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Title: Ultra-High-Performance Concrete And Advanced Manufacturing Methods For Modular Construction

Small modular reactors (SMR) allow for less onsite construction, increase nuclear material security, and provide a flexible and cost-effective energy alternative. SMR can be factory-built as modular components, and shipped to desired locations for fast assembly. This project successfully developed a new class of ultra-high performance concrete (UHPC), which features a compressive strength greater than 22 ksi (150 MPa) without special treatment and self-consolidating characteristics desired for SMR modular construction. With an ultra-high strength and dense microstructure, it will facilitate rapid construction of steel plate-concrete (SC) beams and walls with thinner and lighter modules, and can withstand harsh environments and mechanical loads anticipated during the service life of nuclear power plants. In addition, the self-consolidating characteristics are crucial for the fast construction and assembly of SC modules with reduced labor costs and improved quality. Following the UHPC material development, the capacity of producing self-consolidating UHPC in mass quantities was investigated and compared to accepted self-consolidating concrete standards. With slightly adjusted mixing procedure using large-scale gravity-based mixers (compared with small-scale force-based mixer), the self-consolidating UHPC has been successfully processed at six cubic yards; the product met both minimum compressive strength requirements and self-consolidating concrete standards. Steel plate-UHPC beams (15 ft. long,more » 12 in. wide and 16 in. deep) and wall panels (40 in. X 40 in. X 3 in.) were then constructed using the self-consolidating UHPC without any external vibration. Quality control guidelines for producing UHPC in large scale were developed. When the concrete is replaced by UHPC in a steel plate concrete (SC) beam, it is critical to evaluate its structural behavior with both flexure and shear-governed failure modes. In recent years, SC has been widely used for buildings and nuclear containment structures to resist lateral forces induced by severe earthquakes and heavy winds. SC modules have good potential for SMR because of their cost-effectiveness and reduced construction time. However, the minimum shear reinforcement (i.e. cross tie) ratio needs to be determined for the steel plate-UHPC (S-UHPC) beams to exhibit a ductile failure mode. In this project, S-UHPC beams were designed and constructed. The beams were tested to evaluate structural capacity and identify the minimum cross ties ratios. In addition, as the bond between UHPC and steel plate is essential for ensuring structural integrity under shear and flexure, it was measured and examined in this project through digital image correlation system and smart piezoelectric aggregate sensors. Large-scale testing and finite element simulation were also performed on S-UHPC wall panels. New bond slip-based constitutive models of steel plate were developed for S-UHPC, which were used in finite element analysis program to predict S-UHPC behavior under shear. The results were well validated through experimental data. The long-term durability of UHPC were established in this project. UHPC specimens were tested under free shrinkage, restrained shrinkage, elevated temperature, water permeation, chloride diffusion, corrosion, and alkali silica reaction. UHPC has demonstrated significantly improved durability compared with control concrete specimens. This research led to a new generation of steel plate-UHPC modules for SMR that can provide large benefits to the electric power industry. Taking advantage of the high strength and durability of UHPC, their modularity and ease of assembly can address the high cost barriers of typical nuclear power plants.« less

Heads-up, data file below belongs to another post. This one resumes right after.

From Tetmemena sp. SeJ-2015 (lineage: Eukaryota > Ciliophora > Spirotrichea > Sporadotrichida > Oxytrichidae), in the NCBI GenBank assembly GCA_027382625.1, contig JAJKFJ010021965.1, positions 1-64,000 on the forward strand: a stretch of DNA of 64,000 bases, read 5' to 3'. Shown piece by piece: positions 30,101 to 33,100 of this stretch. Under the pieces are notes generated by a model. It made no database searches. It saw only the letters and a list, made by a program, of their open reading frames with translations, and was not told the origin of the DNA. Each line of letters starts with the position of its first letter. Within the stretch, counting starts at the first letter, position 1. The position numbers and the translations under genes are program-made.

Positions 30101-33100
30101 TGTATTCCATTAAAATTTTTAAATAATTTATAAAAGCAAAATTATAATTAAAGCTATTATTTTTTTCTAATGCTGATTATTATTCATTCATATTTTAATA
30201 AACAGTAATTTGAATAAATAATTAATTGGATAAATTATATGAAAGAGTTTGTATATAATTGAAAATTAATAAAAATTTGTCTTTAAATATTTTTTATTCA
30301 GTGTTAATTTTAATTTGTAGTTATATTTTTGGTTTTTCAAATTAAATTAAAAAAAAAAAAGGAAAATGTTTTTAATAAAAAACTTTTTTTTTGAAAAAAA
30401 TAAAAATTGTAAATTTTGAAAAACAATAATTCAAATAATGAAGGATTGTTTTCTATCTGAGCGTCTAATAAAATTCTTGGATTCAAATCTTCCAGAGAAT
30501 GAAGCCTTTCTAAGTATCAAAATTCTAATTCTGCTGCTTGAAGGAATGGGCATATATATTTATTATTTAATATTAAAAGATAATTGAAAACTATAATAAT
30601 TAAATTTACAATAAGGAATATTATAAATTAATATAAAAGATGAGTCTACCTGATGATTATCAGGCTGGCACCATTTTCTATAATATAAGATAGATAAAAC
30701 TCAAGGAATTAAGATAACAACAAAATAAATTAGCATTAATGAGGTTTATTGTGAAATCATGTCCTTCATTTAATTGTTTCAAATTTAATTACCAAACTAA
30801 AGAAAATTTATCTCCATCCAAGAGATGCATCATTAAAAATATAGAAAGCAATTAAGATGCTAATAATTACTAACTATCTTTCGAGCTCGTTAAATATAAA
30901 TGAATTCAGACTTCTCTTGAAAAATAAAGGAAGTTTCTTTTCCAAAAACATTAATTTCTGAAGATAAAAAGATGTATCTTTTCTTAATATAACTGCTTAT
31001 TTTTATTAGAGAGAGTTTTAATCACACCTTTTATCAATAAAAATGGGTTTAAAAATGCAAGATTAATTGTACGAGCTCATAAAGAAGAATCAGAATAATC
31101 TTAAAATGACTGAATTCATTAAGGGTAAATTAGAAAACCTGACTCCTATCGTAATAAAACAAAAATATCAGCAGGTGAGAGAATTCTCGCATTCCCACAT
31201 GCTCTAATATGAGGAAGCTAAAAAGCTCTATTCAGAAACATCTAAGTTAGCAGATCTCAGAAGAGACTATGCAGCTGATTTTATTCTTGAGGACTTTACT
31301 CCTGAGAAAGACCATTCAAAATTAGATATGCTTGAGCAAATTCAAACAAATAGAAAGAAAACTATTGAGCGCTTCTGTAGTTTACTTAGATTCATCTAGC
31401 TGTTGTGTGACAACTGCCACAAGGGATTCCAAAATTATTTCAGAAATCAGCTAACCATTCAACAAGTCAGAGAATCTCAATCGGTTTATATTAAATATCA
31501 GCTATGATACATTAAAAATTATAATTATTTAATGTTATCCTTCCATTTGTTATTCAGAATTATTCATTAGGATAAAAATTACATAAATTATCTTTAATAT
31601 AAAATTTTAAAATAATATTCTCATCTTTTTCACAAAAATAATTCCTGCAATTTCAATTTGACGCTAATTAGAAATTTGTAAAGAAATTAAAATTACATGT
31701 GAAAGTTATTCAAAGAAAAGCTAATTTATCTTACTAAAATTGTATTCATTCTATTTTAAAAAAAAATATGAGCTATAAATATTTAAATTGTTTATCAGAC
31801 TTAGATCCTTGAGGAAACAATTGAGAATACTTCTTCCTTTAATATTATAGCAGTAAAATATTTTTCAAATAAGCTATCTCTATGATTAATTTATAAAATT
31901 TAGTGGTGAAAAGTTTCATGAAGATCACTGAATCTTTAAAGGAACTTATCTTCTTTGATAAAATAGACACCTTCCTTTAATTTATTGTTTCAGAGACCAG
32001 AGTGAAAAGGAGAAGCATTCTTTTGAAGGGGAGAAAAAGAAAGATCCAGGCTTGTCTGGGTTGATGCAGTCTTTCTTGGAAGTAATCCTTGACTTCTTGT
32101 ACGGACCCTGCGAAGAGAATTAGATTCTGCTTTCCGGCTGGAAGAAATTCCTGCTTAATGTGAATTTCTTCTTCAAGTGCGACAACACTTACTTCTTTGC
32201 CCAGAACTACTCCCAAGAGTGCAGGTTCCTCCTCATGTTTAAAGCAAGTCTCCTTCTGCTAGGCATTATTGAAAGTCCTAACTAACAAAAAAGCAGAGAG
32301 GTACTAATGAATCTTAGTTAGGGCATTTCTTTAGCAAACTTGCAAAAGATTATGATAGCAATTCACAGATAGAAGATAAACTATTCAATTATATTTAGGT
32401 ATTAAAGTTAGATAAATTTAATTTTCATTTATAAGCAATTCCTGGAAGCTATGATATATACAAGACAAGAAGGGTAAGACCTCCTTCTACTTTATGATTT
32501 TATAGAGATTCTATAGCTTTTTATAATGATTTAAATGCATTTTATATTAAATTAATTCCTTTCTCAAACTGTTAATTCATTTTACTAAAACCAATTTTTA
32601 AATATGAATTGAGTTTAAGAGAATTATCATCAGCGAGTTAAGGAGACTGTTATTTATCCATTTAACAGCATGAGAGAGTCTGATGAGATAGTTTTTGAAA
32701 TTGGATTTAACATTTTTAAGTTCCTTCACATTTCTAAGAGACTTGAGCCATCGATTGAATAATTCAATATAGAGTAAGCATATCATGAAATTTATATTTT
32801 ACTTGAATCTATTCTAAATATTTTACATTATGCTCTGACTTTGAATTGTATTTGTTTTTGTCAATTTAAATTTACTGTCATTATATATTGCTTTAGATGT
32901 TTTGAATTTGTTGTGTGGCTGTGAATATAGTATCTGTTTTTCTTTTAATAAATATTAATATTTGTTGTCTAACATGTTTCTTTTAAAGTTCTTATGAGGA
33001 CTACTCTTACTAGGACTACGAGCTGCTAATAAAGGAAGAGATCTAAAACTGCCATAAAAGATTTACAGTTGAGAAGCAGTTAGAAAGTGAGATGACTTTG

[1] ;  [1] ;  [1] ;  [1] ;  [2] ;  [3]
  1. Univ. of Houston, Houston, TX (United States)
  2. Oak Ridge National Lab. (ORNL), Oak Ridge, TN (United States)
  3. Electric Power Research Inst. (EPRI), Knoxville, TN (United States)
Publication Date:
OSTI Identifier:
Report Number(s):
FY-ID-13-5282 CA-13-TX-UH-0606-0122
DOE Contract Number:
Resource Type:
Technical Report
Research Org:
Univ. of Houston, Houston, TX (United States)
Sponsoring Org:
USDOE Office of Nuclear Energy (NE)
Country of Publication:
United States
42 ENGINEERING; Ultra-high performance concrete, steel plate concrete module, shear